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Each Presidential candidate has put forth a proposed plan for Federal taxation of long-term capital gains which, if passed into law in 2021 or beyond, could have major impacts on your decision regarding the timing of sales or transfers of appreciated capital assets.  

1. Mr. Trump has proposed reducing the maximum long-term capital gains tax rate from the current maximum of 20% to 15%. Assuming you sell capital assets in 2020 and have a taxable gain amount greater than $250,000, you’d also owe the Net Investment Income Tax (NIIT) percentage of 3.8% on the amount over the $250,000 threshold (if married, $200,000 for singles), for a combined tax rate of 23.8% on the long term capital gain. Obviously, if Mr. Trump’s plan to reduce the maximum tax rate to 15% is adopted in 2021 by Congress, your tax bill would be favorably impacted if you wait until 2021 or later to sell the capital asset.

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Financial Danger Ahead: See Your Financial Advisor/Attorney Now

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Assuming a regime change in Washington, the Biden tax plan proposes monumental changes that will have a massive impact on how many individuals (this means you) have structured their estate plans and finances for decades. Some of the things that should be discussed NOW with your financial consultant:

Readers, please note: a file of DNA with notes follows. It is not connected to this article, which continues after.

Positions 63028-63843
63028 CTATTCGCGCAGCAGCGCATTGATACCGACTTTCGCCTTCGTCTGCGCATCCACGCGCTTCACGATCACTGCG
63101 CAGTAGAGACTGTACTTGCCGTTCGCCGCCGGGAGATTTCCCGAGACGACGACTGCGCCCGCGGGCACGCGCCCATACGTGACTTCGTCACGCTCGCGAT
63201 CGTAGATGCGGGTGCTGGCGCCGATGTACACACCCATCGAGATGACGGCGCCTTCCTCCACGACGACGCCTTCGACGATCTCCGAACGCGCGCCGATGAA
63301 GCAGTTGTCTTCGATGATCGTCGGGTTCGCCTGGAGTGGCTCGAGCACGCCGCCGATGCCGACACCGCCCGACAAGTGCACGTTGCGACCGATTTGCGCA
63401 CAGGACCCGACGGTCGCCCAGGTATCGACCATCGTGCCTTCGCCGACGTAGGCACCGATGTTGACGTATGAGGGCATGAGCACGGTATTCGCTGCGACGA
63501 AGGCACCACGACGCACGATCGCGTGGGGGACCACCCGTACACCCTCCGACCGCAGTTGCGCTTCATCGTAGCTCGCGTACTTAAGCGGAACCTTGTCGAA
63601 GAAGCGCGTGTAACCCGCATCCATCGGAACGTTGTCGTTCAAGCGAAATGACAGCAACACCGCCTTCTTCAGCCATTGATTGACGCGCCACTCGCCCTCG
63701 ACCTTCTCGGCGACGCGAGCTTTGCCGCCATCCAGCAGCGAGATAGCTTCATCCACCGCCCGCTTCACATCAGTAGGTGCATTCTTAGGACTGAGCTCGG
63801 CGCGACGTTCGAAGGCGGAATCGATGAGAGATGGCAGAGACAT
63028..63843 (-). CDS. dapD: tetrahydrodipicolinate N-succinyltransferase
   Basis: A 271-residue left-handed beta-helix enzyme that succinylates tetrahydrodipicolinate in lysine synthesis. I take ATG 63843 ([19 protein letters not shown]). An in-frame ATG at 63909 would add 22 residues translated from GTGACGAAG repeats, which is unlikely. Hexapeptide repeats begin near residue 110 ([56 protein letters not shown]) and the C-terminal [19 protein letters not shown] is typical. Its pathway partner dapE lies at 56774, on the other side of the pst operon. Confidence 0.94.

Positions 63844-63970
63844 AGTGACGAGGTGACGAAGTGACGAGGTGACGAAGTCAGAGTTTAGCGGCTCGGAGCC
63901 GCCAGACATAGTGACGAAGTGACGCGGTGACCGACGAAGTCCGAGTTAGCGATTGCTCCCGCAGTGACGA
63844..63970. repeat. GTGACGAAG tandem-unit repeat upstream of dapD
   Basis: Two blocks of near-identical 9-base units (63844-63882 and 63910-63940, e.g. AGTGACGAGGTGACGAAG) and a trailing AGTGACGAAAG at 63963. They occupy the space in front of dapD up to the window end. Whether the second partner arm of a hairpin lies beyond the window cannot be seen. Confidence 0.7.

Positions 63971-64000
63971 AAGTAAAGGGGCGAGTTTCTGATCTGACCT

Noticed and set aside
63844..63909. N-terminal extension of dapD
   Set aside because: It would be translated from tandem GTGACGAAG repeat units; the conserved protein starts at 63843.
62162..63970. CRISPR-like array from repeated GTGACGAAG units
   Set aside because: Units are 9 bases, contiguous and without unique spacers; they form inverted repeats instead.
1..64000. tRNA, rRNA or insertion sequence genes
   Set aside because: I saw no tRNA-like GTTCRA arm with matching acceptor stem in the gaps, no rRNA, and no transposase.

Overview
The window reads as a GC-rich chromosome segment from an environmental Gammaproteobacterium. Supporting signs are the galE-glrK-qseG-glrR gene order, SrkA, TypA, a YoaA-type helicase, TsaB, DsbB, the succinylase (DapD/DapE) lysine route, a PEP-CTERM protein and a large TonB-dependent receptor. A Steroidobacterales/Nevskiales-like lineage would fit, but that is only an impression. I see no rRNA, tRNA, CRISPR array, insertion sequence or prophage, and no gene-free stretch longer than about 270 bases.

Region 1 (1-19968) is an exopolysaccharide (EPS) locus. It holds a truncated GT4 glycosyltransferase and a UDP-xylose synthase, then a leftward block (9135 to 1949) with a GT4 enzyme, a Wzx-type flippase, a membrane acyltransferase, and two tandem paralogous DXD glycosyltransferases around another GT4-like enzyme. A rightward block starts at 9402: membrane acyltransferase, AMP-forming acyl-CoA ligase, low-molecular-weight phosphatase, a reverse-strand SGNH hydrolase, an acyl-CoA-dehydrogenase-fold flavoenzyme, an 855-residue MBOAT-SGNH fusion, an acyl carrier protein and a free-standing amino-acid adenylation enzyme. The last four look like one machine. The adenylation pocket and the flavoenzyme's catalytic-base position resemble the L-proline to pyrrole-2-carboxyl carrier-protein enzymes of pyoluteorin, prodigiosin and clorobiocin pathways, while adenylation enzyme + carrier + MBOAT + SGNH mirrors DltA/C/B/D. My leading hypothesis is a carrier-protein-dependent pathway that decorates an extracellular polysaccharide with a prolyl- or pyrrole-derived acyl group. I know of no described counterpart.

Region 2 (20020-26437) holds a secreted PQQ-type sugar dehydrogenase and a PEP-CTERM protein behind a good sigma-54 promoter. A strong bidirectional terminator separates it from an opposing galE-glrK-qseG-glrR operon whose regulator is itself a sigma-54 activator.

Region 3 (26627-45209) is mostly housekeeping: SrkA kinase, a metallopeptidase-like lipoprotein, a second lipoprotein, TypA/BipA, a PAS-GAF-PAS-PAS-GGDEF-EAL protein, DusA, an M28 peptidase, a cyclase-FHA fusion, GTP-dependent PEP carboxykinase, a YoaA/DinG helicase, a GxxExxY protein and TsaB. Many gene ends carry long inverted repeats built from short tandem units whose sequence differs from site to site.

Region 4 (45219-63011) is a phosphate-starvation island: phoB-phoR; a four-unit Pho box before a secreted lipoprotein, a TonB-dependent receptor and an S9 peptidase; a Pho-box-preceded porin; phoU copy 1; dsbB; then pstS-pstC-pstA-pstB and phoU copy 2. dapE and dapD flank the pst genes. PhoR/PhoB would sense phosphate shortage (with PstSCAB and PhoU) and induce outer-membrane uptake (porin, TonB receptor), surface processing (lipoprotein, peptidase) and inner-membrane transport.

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Climate Change Impacts on Colorado Water Users

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Recent fires and high temperatures across the West may have water users wondering what rising temperatures and sustained drought conditions might mean for Colorado water users.  While only time will tell, it’s relevant to note that the summer of 2020 was one of the hottest and driest on record.  The month of August was one of the top ten warmest Augusts on record according to the National Oceanic and Atmospheric Administration’s “August Climate Summary,” with 26 days above 90 degrees Fahrenheit and 17 days above 95 degrees!  Denver received only 0.35 inches of precipitation in August, which is 1.34 inches below normal, and there were only 5 days total during the month with measurable rainfall at all.